Ireland is poised to underpin its position as a globally competitive manufacturing base as more Irish-based firms use Industry 4.0 to foster innovate interconnectivity of devices in their production chains.
Jeff McCann, director of the Customer Solution Center Innovation Labs at Dell Technologies Ireland, says Irish-based companies are increasingly seeing the value of interconnecting sensors and other devices on the production floor to monitor equipment, measure temperature and ensure quality control.
Last week, Irish-based manufacturing leaders, notably pharma, gathered in Limerick for a Dell conference looking at how emerging technologies and the power of data are accelerating the development of smart manufacturing in Ireland.
The conference discussed how the fourth industrial revolution (or “Industry 4.0”) is reshaping production lines with the use of Artificial Intelligence, Edge Computing, Digital Twins and 5G.
Jeff McCann said: “The power of data is underpinning a radical transformation across manufacturing. From Edge and 5G through to Artificial Intelligence and Machine Learning, data is revolutionising manufacturing, and is already helping forward-looking enterprises to supercharge productivity, optimise their supply chains and accelerate innovation.
“As a global manufacturing hub for the pharmaceutical and med-tech sectors, Ireland stands to gain significantly from using this tool correctly. In doing so, Irish firms can realise the full promise of Industry 4.0 and maintain the country’s status as a competitive manufacturing base into the future.”
Mr McCann said the explosion in the growth of connected devices is enabling manufacturers to process data at the Edge rather than the data centre. Sensors and other devices can be used on the production floor to monitor equipment, measure temperature and ensure quality control.
“The shift to Edge Computing that is now evident is helping companies to access new information that can ultimately improve efficiency within the manufacturing process, minimise waste and become more energy efficient,” he said.
Dell gave the visiting manufacturers insights into how accessing data from sensors and devices allows organisations to drive productivity on the factory floor, ensure quality control and increase energy efficiency at every step of the production line.
Dell’s cybersecurity experts, however, also warned that as manufacturers become more connected, they also become more vulnerable. They outlined the strategies to strengthen the cyber resilience of Ireland’s pharma and medtech sectors.
With over 227,000 people employed within the sector, Ireland has emerged as a global manufacturing hub for the pharma and medtech industries. The government’s Industry 4.0 Strategy aims to position Ireland as a leader in innovation-driven manufacturing by 2025.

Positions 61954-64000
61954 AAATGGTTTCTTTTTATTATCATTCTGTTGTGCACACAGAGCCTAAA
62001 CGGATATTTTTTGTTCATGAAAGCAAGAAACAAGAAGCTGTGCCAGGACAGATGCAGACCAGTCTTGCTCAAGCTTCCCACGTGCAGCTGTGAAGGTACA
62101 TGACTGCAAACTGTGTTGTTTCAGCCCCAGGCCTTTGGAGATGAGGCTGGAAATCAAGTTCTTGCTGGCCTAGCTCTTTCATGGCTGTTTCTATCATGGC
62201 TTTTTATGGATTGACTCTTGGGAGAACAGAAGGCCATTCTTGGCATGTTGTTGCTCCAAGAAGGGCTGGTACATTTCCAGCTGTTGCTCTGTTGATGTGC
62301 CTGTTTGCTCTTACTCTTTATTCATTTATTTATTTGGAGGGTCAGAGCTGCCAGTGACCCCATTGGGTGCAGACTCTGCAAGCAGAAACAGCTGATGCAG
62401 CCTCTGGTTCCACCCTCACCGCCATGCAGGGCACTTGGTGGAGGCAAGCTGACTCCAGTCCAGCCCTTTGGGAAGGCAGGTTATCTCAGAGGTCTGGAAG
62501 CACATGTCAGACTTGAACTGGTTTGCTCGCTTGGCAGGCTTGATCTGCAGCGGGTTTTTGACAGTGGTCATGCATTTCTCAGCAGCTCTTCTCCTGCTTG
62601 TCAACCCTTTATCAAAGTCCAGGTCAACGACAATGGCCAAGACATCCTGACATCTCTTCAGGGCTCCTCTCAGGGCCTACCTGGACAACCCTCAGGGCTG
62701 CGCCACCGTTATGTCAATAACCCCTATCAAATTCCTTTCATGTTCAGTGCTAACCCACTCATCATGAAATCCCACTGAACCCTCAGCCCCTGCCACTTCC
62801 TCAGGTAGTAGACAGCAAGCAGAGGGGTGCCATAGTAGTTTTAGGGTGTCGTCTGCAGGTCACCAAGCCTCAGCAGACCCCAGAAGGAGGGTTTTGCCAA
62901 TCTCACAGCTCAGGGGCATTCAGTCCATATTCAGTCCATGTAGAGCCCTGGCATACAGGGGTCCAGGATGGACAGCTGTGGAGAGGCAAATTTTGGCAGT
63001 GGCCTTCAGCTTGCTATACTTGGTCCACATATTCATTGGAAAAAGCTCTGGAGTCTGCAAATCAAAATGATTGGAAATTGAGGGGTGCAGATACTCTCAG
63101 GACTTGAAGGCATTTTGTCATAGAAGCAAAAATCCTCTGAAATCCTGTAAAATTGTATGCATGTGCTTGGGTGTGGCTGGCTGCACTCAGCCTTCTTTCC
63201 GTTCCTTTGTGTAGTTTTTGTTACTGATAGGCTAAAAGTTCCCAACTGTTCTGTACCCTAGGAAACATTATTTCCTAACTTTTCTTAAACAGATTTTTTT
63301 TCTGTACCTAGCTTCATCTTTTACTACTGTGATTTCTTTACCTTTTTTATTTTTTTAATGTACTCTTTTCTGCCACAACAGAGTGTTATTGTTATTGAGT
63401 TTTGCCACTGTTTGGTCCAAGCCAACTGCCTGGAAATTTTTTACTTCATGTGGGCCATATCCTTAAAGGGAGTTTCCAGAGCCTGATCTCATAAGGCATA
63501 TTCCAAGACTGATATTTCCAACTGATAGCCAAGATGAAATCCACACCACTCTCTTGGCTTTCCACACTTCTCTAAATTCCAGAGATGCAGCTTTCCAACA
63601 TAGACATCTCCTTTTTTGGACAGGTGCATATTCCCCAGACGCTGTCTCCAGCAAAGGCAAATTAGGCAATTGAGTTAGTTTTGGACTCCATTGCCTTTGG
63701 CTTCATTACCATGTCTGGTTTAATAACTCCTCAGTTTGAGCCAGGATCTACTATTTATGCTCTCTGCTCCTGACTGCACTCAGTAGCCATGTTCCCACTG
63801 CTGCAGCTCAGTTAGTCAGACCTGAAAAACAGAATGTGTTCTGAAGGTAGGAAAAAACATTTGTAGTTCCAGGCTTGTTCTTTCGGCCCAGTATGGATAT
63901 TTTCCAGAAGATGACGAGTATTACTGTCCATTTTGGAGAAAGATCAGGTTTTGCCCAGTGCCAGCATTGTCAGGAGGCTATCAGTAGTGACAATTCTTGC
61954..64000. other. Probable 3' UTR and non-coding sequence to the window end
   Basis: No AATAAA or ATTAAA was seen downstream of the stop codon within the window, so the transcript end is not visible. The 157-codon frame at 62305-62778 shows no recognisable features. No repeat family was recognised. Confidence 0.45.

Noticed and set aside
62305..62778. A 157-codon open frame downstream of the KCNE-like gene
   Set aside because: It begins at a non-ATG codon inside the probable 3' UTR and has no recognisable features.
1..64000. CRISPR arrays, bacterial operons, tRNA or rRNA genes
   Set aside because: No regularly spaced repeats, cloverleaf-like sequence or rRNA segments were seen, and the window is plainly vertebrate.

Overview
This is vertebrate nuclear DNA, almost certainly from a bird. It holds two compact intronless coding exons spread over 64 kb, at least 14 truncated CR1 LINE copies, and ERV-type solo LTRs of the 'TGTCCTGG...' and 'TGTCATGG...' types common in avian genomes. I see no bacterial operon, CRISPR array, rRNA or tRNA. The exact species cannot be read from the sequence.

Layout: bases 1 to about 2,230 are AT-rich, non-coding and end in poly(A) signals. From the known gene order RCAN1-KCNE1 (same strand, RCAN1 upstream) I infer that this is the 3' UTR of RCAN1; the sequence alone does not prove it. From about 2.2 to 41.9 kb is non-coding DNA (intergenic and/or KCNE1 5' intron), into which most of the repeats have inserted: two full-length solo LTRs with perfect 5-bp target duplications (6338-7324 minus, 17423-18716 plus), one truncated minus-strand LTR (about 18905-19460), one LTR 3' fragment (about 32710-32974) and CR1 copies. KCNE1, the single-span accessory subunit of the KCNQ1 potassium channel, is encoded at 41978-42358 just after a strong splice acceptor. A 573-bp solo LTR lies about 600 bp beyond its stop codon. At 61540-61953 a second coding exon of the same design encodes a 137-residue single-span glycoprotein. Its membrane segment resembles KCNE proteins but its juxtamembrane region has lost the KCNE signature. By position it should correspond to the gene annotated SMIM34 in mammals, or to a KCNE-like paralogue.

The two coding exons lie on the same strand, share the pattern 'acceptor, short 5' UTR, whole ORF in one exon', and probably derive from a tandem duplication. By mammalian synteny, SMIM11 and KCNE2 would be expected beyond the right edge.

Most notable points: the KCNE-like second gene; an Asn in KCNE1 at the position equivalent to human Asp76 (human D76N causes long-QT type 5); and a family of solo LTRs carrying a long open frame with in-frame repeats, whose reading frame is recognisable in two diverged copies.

A recent Dell survey found that 89% of global manufacturing IT executives expect Edge-powered real-time automated decision-making to be a reality in three to five years.
“Irish firms have no time to lose in this,” said Jeff McCann. “The recent explosion in 5G technology has the potential to transform connectivity across a manufacturing facility. With its low latency, 5G is ideally suited to manufacturing applications where analytics drive real-time decision-making.
“Even better, 5G connections require only a simple radio and interface, saving power by reducing multiple compute endpoints, power supply, etc., thereby helping to manufacturers to meet growing environmental impact commitments.
“Artificial Intelligence is also helping to drive greater sustainability within the sector. By forecasting energy demand and providing insights to reduce the need for heating and cooling, AI is helping to drive energy efficiency in production facilities.
“For example, Digital Twin technology is enabling swifter innovation and the ability to respond promptly to changing customer demands. With a digital representation of something in a virtual environment, whether it’s a machine or a process, you can make changes or improvements with a complete digital picture of the impacts down the line, reducing downtime.
“In vaccine development, twins can evaluate the performance of each process in real time. If a deviation occurs in a process, the digital twin not only anticipates it, it uses Machine Learning algorithms to steer control back to optimal production.”
Mr McCann said that real-time control and intelligent decision-making in automated machines, together with smart human interfaces like AR, VR and neuro-haptics, are improving worker safety and efficiency. He also stressed the need to focus on security.
“Amidst this shift from traditional factories to more connected systems, there will, of course, be added security risks,” he said. “That’s why it’s crucial that even as manufacturing leaders embrace smarter ways of working, they also integrate security architecture into the process from the very beginning.
“By integrating security in this way, the sector will be better placed to harness the full potential of technology, while protecting their data from the mounting threat of cyber-attacks.
“Ireland’s manufacturing industry can make better, data-driven decisions with the help of new technologies. By working in partnership with manufacturers, together we can realise the opportunities of Industry 4.0 and further enhance Ireland’s role as a competitive and innovative leader in the manufacturing space.”